Infuriated by India's humiliating 4-0 series defeat in England, the local media lashed out at the cricket board on Tuesday, accusing the governing body of pursuing riches instead of developing the Test team.
The 50-over world champions arrived in England as the top-ranked side in Test cricket but their consistent poor displays, coupled with a spate of injuries to key players, led to India's first series whitewash in 11 years.
Mahendra Singh Dhoni's first series defeat as captain pushed India down to the third place in the rankings, described as "A Crying Shame" by the Times of India, which held the Board of Control for Cricket in India (BCCI) responsible for the debacle.
"BCCI stands for Board of Control for Cricket in India. It could even be referred to as Bombastic, Callous, Chaotic and Incorrigible," it blasted, a day after England secured a fourth crushing win by an innings an eight runs at the Oval.
"Post India's World Cup victory, the board had the ideal chance to show the world that it was serious about not just generating 70 percent of world cricket's income but about creating a congenial environment for the team to prosper in the longer format too.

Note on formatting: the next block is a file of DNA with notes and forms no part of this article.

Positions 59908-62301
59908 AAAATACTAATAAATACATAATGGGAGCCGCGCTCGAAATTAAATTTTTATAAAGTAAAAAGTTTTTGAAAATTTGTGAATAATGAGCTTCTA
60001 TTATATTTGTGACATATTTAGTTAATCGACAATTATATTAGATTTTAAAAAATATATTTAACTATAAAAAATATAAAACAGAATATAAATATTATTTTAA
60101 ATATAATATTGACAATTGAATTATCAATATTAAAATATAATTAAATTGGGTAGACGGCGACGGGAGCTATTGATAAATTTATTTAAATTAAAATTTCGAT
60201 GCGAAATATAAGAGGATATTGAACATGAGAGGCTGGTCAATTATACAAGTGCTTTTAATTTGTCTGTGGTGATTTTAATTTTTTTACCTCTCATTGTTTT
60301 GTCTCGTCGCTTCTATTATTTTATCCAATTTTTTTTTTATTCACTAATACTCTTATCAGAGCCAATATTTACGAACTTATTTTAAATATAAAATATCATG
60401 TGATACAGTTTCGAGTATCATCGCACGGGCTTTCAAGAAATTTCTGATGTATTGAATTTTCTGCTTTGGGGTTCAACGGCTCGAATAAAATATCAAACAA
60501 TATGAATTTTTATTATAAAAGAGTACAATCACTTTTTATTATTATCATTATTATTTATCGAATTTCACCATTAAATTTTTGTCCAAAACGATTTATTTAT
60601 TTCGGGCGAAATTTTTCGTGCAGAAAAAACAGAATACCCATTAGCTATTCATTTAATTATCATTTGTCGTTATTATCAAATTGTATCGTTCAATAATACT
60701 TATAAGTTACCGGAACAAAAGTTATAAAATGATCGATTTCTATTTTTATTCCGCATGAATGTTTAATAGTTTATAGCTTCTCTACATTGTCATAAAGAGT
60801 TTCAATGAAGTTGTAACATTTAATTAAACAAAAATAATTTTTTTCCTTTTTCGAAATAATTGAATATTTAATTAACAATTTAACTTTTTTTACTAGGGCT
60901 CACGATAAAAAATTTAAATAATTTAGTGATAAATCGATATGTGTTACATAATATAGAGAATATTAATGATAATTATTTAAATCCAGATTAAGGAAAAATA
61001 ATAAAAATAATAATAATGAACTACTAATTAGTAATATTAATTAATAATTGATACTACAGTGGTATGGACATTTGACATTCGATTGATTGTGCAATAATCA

"Instead of giving new coach Duncan Fletcher a side that was fighting fit to take on a buoyant and in-form England outfit, they made all the key players go through IPL (India's lucrative Twenty20 league) just six days after an emotionally and physically draining World Cup."
The Hindustan Times called the body a "Board of No Control", lamenting its lack of professionalism and providing graphic details of how Australia, England and South Africa run their cricket boards.
The newspaper held BCCI, "flush with cash, bereft of proper management", responsible for India's "England Bummer" as the tourists appeared helpless in their attempt to prevent the hosts from marching towards the top of the rankings.
For a change, the players were spared, many sympathising with them for being put through a punishing schedule.
India's World Cup victory was preceded by a tour of South Africa and less than a week after winning One-day cricket's biggest trophy in Mumbai, Dhoni and his men were playing in the Indian Premier League (IPL).
A tour of the West Indies soon followed and by the time they landed in England, most of the players were either jaded or injured.